AR: Probation search waiver can be required in suspended sentences, too

The state probation search waiver statute doesn’t refer to suspended sentences, but the court has the power to impose it there, too, even without a supervision requirement. Johnson v. State, 2023 Ark. App. 509 (Nov. 8, 2023).

The dog sniff of the car done contemporaneously with the defendant’s records check did not prolong the stop. The video shows the stopping officer working the computer while it was happening. United States v. Burney, 2023 U.S. Dist. LEXIS 200076 (E.D.N.C. Nov. 7, 2023).*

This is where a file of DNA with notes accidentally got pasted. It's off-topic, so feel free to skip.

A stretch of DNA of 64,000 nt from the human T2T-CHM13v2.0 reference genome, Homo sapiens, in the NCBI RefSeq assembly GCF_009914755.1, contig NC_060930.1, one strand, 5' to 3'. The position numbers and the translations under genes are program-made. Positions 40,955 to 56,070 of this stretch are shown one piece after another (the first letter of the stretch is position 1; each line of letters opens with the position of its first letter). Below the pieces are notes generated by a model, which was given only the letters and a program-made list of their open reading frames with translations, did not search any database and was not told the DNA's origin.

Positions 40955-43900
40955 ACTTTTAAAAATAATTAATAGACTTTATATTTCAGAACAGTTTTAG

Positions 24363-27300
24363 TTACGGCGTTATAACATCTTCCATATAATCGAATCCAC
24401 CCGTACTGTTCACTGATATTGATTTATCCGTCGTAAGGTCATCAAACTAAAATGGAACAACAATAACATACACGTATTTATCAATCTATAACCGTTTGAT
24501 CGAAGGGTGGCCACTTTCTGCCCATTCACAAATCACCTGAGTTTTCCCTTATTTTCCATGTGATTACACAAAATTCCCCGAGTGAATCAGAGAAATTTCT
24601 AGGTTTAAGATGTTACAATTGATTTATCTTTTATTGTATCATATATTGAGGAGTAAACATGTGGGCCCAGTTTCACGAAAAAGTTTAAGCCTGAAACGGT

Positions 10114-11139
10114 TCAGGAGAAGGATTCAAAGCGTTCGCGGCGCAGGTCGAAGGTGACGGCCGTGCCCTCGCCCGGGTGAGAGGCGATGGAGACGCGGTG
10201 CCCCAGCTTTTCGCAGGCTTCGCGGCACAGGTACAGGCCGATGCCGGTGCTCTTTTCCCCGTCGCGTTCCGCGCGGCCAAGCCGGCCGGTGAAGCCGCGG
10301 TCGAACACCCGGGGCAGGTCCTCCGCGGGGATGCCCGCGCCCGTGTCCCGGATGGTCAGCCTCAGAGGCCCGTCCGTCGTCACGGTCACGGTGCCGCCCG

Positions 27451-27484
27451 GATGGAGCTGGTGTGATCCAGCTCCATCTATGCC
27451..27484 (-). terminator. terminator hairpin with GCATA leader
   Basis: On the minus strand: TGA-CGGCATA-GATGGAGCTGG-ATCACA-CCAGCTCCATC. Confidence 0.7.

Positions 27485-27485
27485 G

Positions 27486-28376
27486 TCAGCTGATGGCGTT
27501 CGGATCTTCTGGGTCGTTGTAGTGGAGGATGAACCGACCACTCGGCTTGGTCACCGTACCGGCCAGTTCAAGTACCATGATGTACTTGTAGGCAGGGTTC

The affidavit for warrant wasn’t materially false. It stated that one purpose of the search was to identify a man named “Quiet.” The fact a witness couldn’t ID Quiet adds nothing nor does it detract. United States v. Bermudez, 2023 U.S. Dist. LEXIS 200006 (S.D.N.Y. Nov. 7, 2023).*

The search warrant was for “Apartment 1” and it included a picture. That apartment was searched. The warrant was particular. United States v. Quinones, 2023 U.S. Dist. LEXIS 200208 (W.D.N.Y. Oct. 4, 2023), adopted, 2023 U.S. Dist. LEXIS 197910 (W.D.N.Y. Nov. 3, 2023).* (Really?)

This entry was posted in Dog sniff, Franks doctrine, Particularity, Probation / Parole search. Bookmark the permalink.

Comments are closed.